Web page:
A health care provider, I presume, would want the freedom to treat her patients in ways that would be best for the patients. That treatment would be science-based medicine, incorporating the latest research and best treatments. The assumption seems to be that this happens under the current system and wouldn’t under a single-payer system. Anybody who has ever spent time in a doctor’s office knows that assumption is absurd. Health insurance companies are for profit businesses – that’s why I keep referring to them as sickness profiteers. They try to prevent any costs to them thereby restricting treatment options – a treatment reimbursement is a loss to them, after all. On top of that, they require immense amounts of paperwork that a doctor has to provide in order to get paid. That paperwork is not standardized across companies making it challenging – and time consuming – to file it properly. Insurance companies restrict treatments often seemingly arbitrary. It seems to me that simply streamlining payments would free up doctors to do their jobs better.
What is often lost in these arguments are the patients. There is even more lack of freedom under the current system on the patient side. As I wrote shortly after I embarked on my career change, tying affordable access to health insurance to an employer makes leaving that employer very risky. Such a decision is likely tied to the loss of not only a pay-check but possibly life-saving health care. The Affordable Care Act has provided more of that freedom: The freedom to choose our own path, independent of who we might want to work for.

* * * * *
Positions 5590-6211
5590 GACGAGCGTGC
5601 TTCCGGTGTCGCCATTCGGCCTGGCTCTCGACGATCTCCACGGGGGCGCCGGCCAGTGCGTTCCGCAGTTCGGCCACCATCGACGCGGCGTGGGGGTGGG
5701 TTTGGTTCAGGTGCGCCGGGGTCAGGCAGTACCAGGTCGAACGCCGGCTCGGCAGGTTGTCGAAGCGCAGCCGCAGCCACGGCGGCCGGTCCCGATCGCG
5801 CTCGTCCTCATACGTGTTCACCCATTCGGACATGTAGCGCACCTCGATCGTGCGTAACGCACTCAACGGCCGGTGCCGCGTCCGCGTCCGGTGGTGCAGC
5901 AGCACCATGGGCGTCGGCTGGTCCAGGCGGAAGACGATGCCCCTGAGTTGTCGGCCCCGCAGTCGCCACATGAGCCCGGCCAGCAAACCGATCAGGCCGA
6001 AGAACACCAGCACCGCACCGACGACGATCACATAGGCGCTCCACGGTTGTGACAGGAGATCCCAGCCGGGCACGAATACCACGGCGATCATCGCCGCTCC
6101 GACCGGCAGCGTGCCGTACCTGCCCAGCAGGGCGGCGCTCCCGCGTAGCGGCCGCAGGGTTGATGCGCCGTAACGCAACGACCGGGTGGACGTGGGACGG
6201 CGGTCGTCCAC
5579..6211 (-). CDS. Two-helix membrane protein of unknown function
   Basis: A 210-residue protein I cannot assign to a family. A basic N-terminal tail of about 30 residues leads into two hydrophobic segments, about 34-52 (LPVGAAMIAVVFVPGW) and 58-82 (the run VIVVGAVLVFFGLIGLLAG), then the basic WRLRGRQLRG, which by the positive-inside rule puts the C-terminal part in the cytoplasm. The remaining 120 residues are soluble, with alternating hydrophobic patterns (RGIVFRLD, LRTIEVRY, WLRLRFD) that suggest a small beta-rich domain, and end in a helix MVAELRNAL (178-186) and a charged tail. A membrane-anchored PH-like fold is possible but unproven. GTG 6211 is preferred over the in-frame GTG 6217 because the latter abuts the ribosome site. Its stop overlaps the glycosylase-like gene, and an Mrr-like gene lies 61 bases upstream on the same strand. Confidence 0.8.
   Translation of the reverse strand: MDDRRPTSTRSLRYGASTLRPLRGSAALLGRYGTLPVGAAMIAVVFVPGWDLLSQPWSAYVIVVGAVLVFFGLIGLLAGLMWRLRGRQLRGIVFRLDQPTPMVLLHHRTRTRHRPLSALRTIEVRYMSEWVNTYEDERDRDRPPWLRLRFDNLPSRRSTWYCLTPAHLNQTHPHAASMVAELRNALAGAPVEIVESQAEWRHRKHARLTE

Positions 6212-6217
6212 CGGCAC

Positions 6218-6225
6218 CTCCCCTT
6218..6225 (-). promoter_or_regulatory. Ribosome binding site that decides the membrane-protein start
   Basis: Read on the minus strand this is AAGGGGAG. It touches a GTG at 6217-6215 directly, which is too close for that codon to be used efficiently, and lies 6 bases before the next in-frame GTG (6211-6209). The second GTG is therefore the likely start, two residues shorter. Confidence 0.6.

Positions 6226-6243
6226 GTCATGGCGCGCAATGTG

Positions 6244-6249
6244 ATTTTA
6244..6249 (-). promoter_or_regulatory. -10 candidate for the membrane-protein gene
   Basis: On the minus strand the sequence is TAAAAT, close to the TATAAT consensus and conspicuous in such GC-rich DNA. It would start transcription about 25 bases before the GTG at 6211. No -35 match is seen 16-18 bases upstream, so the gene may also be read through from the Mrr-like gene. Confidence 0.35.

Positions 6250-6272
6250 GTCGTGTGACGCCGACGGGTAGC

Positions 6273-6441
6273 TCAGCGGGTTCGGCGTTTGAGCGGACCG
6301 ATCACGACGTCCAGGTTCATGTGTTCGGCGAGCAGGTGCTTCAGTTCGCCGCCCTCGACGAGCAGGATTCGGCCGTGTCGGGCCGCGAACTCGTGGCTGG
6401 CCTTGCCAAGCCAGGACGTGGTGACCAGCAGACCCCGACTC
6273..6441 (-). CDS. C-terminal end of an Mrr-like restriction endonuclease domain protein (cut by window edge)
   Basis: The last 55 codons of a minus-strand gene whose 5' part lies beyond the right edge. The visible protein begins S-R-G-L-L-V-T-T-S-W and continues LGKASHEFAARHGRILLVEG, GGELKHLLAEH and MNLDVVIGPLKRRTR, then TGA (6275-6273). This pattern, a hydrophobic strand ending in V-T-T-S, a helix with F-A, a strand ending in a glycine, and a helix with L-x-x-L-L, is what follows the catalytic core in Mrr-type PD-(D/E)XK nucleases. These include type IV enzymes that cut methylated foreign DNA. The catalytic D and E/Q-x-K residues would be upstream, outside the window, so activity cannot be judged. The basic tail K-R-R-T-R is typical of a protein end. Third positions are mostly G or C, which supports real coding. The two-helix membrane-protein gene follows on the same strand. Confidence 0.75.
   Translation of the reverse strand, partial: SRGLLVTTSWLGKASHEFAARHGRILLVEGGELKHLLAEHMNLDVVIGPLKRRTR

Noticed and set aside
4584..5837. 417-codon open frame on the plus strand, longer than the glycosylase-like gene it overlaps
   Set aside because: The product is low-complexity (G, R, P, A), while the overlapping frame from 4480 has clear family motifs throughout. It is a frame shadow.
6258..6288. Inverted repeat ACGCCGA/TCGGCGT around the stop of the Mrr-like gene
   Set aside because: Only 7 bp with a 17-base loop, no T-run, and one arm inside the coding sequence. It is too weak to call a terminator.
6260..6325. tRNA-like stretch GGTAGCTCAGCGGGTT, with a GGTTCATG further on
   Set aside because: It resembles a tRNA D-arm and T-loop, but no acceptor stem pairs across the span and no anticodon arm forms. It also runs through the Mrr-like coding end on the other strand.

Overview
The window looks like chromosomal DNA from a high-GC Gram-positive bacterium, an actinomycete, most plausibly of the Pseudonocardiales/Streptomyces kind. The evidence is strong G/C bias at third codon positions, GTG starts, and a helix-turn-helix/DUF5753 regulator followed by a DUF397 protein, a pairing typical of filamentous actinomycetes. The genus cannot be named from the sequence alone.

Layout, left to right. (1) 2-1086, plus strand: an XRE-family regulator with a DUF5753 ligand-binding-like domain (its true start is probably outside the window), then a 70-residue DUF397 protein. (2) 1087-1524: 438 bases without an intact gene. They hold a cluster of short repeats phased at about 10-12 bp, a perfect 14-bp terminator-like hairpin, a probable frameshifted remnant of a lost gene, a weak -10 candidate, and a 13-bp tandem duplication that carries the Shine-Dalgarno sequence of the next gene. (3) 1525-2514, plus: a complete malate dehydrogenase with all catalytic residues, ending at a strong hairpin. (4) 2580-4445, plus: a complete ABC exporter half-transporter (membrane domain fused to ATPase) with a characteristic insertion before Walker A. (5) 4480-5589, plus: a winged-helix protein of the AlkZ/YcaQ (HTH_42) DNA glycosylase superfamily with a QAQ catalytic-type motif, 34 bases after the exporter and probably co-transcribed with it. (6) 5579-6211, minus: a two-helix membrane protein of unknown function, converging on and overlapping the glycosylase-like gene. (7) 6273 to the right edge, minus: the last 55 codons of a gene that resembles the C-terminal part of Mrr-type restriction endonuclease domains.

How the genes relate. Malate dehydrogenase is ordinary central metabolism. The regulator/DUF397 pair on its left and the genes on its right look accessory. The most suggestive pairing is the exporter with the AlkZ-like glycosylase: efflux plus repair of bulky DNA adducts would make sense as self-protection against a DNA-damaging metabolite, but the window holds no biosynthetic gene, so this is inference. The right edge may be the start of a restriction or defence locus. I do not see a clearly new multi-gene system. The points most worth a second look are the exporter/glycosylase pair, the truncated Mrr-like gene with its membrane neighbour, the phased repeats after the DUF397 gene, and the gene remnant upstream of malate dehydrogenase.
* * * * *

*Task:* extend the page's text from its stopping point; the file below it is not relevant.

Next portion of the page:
Let’s say that we are just changing employers, not careers. This requires a change in health care plans. The employer picked the plans that we can choose from (restricting our freedom…). The new employer might have plans that do not have our current doctor in their networks. Establishing a patient-doctor relationship is crucial, especially for those of us with chronic conditions. Being forced to find a new doctor just because we found a new job is another impactful restriction on our freedom. If there were a single-payer insurance, who we work for would not impact our health care choices. That seems to me the ultimate measure of freedom!
When I look at single-payer, I see more freedom all around, not less. Maybe this is why I have such trouble understanding the arguments against it.